Why Are Atoms Neutral And Ions Are Not?
Last Updated on February 14, 2021 by Ephraim Iyodo
An atom is the smallest unit of matter that forms a chemical element.
Each solid, liquid, gas, and plasma element consists of a neutral or ionized atom.
Atoms are extremely small, usually about 100 picometers in cross-section.
Why Are Atoms Neutral
Atoms consist of positively charged particles called protons and negatively charged particles called electrons, as well as uncharged particles called neutrons.
The charge from a proton or an electron has equal strength, so if an atom has an equal number of protons and electrons, it will be electrically neutral.
However, atoms are not always electrically neutral, in which case they are called ions.
An ion is an atom that has lost or gained electrons, resulting in a positive charge (from losing electrons) or a negative charge (from gaining electrons).
A neutral atom contains an equal number of positively charged particles,protons, massive nuclear particles that reside in the central nucleus of the atom, and negative particles,electrons fundamental negatively charged particles of insignificant mass, which are conceived to whistle about the nuclear nucleus.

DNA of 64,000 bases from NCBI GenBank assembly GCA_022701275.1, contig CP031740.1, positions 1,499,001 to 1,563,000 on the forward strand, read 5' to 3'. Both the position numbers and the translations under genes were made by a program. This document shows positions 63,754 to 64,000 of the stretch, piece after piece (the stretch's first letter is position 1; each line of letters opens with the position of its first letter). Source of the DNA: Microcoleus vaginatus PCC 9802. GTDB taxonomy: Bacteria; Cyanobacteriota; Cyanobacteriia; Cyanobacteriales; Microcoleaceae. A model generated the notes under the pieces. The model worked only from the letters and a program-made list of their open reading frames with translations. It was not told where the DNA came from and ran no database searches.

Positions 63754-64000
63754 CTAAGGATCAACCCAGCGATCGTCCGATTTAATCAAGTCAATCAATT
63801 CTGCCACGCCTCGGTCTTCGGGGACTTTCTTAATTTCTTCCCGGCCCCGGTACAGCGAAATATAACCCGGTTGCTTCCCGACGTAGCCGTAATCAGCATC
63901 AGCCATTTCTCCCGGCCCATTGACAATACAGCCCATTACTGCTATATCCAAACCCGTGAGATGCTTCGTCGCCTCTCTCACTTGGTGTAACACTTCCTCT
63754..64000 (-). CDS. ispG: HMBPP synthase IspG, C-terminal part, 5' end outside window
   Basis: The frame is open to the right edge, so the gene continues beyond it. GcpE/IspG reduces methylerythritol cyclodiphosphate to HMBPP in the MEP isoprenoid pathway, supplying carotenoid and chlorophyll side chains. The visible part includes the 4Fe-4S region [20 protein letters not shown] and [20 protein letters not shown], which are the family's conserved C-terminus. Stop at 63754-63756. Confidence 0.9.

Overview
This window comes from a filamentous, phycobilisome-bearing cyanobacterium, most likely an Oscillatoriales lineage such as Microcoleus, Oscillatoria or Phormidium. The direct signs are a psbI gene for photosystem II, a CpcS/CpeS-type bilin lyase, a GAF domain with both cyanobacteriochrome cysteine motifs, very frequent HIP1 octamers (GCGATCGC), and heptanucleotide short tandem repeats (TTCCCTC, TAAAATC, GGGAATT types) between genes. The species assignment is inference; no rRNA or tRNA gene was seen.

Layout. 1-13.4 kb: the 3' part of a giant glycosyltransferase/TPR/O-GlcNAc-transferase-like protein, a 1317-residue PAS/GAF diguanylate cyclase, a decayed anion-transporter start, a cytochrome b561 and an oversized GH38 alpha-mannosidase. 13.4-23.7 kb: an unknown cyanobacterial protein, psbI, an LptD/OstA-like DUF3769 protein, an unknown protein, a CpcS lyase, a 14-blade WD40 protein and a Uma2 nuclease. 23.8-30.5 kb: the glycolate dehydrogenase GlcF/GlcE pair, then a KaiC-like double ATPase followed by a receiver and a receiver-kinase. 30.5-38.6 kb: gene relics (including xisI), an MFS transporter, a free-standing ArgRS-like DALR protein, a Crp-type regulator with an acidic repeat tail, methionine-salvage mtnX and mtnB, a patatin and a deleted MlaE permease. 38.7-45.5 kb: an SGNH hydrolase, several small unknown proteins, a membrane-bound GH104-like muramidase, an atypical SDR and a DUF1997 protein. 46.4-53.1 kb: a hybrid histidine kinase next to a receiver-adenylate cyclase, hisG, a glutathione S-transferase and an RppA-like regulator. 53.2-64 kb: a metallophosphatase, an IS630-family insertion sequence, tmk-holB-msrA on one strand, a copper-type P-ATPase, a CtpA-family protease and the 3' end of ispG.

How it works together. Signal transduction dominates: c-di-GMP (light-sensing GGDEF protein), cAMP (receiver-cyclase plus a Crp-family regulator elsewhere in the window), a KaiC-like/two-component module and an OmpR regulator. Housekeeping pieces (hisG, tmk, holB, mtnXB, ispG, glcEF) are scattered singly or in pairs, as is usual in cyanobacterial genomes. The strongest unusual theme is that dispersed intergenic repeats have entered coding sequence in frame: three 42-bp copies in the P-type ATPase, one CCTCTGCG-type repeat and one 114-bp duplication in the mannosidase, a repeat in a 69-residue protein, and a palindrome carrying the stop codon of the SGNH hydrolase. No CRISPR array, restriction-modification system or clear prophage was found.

The number of protons determines the identity of the atom, and this number ≡Z. as the atomic number; the electronic structure defines its chemical composition.
The atomic structure is completed by neutrons massive nuclear particles of zero charge. Short-range interactions between protons and neutrons at nuclear distances is sufficient to overcome the electrostatic repulsive forces.
Of course, ions can be formed in which the atom has an excess or deficit of electrons to give negative or positive ions.